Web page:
Rooftopping in San Francisco: Skyscraper Dreams – California, U.S.A
Eyes on the prize
It doesn’t matter if you’re rooftopping in San Francisco or exploring anywhere else.
Your eyes inevitably wander to the challenge that stands tallest. You can analyze the risk, consider the outcomes, but you can’t change your desire. Rooftopping doesn’t require you to be at the highest peaks, but human nature tends to propel you to them.
I’m as human as the rest, and I went after San Francisco, and the surrounding Bay area’s, tallest skyscraper.
Tallest or not, the same principles still apply to transpire a rooftopping plan into success.
- Get in without notice or defacement-
- Leave no traces, and bring no crowds
- As enticing as it is, don’t try to operate the crane at the top
Having scoured my entry point a few hours back, I crept in quickly and things started off well enough.
Any skyscraper under construction has, one if not more, elevators adjoining it to help move the construction workers efficiently. Unfortunately, trying to leave no traces and avoid any attention makes stairs the preferred option.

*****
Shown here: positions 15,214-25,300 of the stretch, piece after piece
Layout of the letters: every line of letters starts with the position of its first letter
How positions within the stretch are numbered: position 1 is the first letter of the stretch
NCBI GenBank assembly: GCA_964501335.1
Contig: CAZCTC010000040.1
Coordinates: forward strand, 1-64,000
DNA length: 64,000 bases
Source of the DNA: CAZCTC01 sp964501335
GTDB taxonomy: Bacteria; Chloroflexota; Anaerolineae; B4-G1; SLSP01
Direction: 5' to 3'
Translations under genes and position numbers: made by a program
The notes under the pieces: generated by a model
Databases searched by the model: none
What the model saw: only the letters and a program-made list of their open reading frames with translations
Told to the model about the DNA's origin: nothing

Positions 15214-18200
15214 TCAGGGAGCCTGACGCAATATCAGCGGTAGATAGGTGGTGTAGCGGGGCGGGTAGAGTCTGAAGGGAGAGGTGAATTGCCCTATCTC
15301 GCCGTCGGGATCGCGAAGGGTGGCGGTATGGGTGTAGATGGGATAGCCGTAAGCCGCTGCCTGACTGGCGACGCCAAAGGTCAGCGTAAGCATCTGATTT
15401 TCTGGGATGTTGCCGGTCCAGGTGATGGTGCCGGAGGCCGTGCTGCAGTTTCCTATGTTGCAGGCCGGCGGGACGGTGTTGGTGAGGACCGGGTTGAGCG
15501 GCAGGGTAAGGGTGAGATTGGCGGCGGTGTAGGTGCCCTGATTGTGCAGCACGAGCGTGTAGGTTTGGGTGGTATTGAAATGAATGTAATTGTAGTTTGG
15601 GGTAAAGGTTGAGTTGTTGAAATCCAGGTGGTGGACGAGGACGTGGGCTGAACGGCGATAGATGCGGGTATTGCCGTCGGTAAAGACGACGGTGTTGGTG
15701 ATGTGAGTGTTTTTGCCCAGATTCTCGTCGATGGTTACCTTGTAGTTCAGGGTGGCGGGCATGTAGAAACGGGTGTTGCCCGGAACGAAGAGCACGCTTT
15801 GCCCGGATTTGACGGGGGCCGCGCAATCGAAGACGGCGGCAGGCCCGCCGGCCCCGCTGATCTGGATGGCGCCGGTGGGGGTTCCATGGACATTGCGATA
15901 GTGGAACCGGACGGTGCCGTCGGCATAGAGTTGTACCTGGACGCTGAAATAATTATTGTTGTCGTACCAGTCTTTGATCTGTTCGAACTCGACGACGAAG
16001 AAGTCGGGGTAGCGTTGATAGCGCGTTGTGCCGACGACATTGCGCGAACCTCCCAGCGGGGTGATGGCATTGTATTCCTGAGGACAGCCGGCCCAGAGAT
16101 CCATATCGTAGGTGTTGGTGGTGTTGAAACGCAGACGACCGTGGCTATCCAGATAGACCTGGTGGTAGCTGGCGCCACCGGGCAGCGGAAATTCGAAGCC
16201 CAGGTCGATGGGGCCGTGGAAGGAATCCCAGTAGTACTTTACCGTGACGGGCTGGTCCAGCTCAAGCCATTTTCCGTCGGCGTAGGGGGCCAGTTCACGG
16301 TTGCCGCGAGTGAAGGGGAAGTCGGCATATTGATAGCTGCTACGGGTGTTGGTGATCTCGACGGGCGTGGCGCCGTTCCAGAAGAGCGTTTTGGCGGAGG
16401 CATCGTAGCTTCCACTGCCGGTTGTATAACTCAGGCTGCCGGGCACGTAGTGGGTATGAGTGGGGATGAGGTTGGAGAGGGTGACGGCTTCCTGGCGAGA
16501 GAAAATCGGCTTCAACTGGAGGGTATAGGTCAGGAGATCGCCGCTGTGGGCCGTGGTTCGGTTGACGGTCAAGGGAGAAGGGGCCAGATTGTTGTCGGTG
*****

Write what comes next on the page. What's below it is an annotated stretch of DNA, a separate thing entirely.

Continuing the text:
So I slipped into the staircase and began moving at a steady pace; with 60+ floors to cover, you don’t want to spend all night in a staircase (lol).
Panting and trudging along I took a quick glance at the current floor
My optimism dipped temporarily as I pushed on upwards . I didn’t actually know then how many floors remained until the top, but I made sure to check far too frequently.
The closed staircase gave way to warning signs and open skies as I entered the final floors not yet fully constructed. As the wind picked up, I did my best not to steal glances at the shimmering lights far below that canvassed seemingly all of San Francisco.
The stairs abruptly ended, and I went to claim my prize.
A view to climb for
The Bay area as seen from the tallest skyscraper in the entire region:
It’s a peculiar thing; to spend months in awe of a skyscraper, to admire how it pierces through the sky and be drawn to how it centers the city skyline at night. Then you climb to the top, only to look back down on those same streets you walked and gazed wonder struck upwards from. Those streets now dazzle in numbers, with lights on every corner that twinkle together to take your breath away. Maybe it’s about perspective, I’m sure there’s a great bedtime story about being thankful and appreciating what you have in here somewhere.
Anyways, after creaking all over the roof (those metal-like floors don’t install much confidence) I headed to the walkway connecting the crane to the building.
I made sure to look down, and briefly consider the vast space between me and the ground.
After taking a few more pictures on the crane, and witnessing something that I promised not to publish (let’s just say I met some fun people at the top who took a much faster way down, and I wouldn’t exactly just call them rooftoppers) I left.
2016 was coming to an end, and for 2017 my plans were simple enough…on to the next one.